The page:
Landowners are companies, local authorities, business houses, schools, charities and myriad others. So Central Government is not the devil incarnate when it comes to sales, but it is responsible for the legal and policy framework which makes it easier or harder to get rid of our facilities for outdoor sport and play. This article, focusing on England, looks at the position in recent years.
Statistics for applications for planning permission for development on playing fields have only been collected by Sport England on behalf of the Government since 1999/2000. The summary is:
- 1999/2000 615
- 2000/2001 875
- 2001/2002 985
- 2002/2003 1297
- 2003/2004 1413
- 2004/2005 1271
DCMS also publishes information on approved applications. However, current Government policy allows a number of exceptions to the general presumption against development and there are occasions when the statutory consultee, Sport England, does not object, making the prospect and event of approval greater. Specifically, small parts of playing fields not suitable for pitch sports are at risk, improvements to indoor facilities are considered an acceptable outcome of a sold playing field and the use of PPG17 open space assessments is questionable in terms of identification of so-called 'surplus' playing fields. Policies need to be more robust.
Notwithstanding the above, it appears the case that the record of the current Government is a matter of some improvement over the previous Conservative administration. It is noteworthy that legislation protecting school playing fields was introduced in the 1998 School Standards and Framework Act and the accompanying guidance made more difficult to circumvent in 2004.
Baroness Ashton of Upholland, when Schools Minister, was on record as saying "Until 1998 there was no control over the sale of school playing fields and, therefore, statistics are incredibly difficult to ascertain. We have attempted to work out a guesstimate of what we believe to have been the case; it shows that probably approximately 30 to 40 playing fields a month were sold off. That compares to a current figure of approximately three a month. However, they are guesstimates, and I should not wish to be held responsible for those figures. We simply do not have the information."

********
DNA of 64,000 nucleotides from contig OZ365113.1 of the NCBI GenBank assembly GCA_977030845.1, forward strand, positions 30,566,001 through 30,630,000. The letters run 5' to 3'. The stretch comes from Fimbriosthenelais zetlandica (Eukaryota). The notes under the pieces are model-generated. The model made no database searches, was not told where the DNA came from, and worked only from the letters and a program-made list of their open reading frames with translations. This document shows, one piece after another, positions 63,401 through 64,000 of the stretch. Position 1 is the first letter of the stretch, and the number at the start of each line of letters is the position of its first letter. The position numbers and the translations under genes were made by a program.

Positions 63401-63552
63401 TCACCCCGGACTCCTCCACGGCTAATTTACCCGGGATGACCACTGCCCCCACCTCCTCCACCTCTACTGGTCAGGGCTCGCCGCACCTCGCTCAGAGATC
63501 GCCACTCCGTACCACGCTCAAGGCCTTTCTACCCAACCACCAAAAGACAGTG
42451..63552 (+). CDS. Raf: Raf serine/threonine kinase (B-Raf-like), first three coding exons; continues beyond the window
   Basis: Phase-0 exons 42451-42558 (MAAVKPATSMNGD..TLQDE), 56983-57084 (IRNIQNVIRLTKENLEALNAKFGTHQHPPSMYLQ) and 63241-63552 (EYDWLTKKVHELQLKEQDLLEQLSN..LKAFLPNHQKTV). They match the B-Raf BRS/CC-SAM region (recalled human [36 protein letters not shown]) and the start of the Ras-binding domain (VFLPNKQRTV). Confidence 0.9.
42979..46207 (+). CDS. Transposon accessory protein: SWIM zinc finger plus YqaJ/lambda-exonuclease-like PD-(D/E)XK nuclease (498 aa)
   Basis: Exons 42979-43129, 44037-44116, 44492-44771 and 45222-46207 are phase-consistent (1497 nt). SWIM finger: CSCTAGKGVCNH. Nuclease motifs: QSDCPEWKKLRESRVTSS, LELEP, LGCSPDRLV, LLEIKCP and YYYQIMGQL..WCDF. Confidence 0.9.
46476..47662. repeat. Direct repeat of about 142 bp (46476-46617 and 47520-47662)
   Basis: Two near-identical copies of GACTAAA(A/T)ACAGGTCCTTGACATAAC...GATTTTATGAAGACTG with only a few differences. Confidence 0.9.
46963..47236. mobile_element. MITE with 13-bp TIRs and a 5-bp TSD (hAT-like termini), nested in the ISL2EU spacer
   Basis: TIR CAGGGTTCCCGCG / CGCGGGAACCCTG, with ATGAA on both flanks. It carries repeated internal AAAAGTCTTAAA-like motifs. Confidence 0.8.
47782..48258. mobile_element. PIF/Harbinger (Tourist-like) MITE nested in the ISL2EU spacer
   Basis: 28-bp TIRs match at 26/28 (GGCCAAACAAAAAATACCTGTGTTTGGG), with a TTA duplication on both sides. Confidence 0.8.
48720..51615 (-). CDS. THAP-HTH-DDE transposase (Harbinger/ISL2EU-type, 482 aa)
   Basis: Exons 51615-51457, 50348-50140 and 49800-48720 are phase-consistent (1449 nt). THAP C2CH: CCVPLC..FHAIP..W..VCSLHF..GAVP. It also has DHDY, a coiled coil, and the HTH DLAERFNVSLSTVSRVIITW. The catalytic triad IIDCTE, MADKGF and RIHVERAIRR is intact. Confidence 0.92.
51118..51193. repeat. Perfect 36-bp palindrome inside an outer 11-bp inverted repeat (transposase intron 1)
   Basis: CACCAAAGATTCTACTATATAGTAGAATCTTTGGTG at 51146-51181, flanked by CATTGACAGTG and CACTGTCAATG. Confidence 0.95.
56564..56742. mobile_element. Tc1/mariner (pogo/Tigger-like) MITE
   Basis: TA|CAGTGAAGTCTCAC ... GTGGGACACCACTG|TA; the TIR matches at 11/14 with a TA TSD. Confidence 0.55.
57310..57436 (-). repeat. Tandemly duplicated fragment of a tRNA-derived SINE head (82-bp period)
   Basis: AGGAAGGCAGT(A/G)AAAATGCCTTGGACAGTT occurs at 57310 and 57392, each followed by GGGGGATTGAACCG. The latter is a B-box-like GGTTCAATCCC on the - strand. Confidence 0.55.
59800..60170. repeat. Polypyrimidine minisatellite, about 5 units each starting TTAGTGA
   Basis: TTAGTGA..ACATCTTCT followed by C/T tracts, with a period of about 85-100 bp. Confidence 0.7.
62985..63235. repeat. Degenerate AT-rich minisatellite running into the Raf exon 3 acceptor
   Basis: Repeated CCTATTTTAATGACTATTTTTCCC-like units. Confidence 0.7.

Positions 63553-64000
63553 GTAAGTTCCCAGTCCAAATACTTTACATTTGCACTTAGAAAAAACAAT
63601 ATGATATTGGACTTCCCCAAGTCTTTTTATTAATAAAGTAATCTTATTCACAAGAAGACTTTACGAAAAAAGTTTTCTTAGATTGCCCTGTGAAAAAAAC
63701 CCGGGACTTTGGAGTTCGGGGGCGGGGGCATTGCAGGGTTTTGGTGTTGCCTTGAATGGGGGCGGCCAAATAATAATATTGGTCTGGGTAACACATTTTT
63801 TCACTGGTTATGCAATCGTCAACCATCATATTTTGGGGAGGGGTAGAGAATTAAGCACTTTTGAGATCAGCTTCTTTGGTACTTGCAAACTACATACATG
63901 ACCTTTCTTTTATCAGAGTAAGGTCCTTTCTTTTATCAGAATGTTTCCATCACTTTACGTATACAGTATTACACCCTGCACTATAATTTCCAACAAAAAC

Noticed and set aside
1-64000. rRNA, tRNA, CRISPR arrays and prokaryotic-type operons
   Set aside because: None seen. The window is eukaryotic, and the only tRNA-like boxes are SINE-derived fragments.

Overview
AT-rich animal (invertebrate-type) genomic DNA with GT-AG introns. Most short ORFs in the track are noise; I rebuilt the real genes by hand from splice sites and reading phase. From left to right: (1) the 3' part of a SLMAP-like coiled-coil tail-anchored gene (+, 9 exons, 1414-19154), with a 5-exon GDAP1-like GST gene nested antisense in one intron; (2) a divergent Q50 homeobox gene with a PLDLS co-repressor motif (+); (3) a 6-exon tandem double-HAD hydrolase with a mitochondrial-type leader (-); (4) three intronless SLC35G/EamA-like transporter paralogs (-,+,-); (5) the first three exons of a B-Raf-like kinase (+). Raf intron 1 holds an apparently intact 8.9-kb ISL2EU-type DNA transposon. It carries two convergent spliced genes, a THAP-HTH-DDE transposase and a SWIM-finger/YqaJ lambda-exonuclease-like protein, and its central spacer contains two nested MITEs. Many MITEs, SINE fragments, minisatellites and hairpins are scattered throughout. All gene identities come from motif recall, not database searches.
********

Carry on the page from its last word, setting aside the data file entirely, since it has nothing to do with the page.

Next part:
Therefore, past statistics are not based on hard information. It is understood that they are based on approvals granted for disposals of what were then called grant-aided schools and extrapolated for all state funded schools in the country. This assumes, of course, that the propensity of all LEA funded schools to sell was the same as grant aided schools. The assumption may well be off mark.
Under the 1998 legislation, the Secretary of State has approved 245 cases referred to him/her by the independent School Playing Fields Advisory Panel in the 53 months between February 2002 and June 2006, an average of 5 a month. However, not all cases are referred to the Panel. DfES has powers to give general consents in specified cases. This will increase the land take for buildings from playing fields.
The NPFA also has concerns regarding planned reinvestment in new facilities arising out of playing field disposals. For 2004/2005 £387 reinvestment was planned for sport, £160m for outdoor and £227m for indoor, which means that £1.42 was to be spent on indoor for every £1 spent on outdoor. The NPFA takes issue with this. Indoor facilities are badly needed but should not be funded out of sales of outdoor, where we know that improved drainage and changing accommodation are urgently needed all over the country. We want the Secretary of State and the Minister for Sport to secure adequate funds for indoor and outdoor facilities, not to oversee a system which sees one suffer to fund the other.
In summary, the NPFA would say that the Conservative record in the 1980s and 1990s appears substantially worse than that of the current administration. This Government has strengthened guidelines for protecting school playing fields and that is to its credit. But there is still too much over-reliance on the planning system and protection through contract and covenant is needed urgently. There is no room for complacency.
A political spat about who was better and who was worse in the past does not help much. It is future actions and results that count, based on lessons learned from the past.
Deputy Chief Executive
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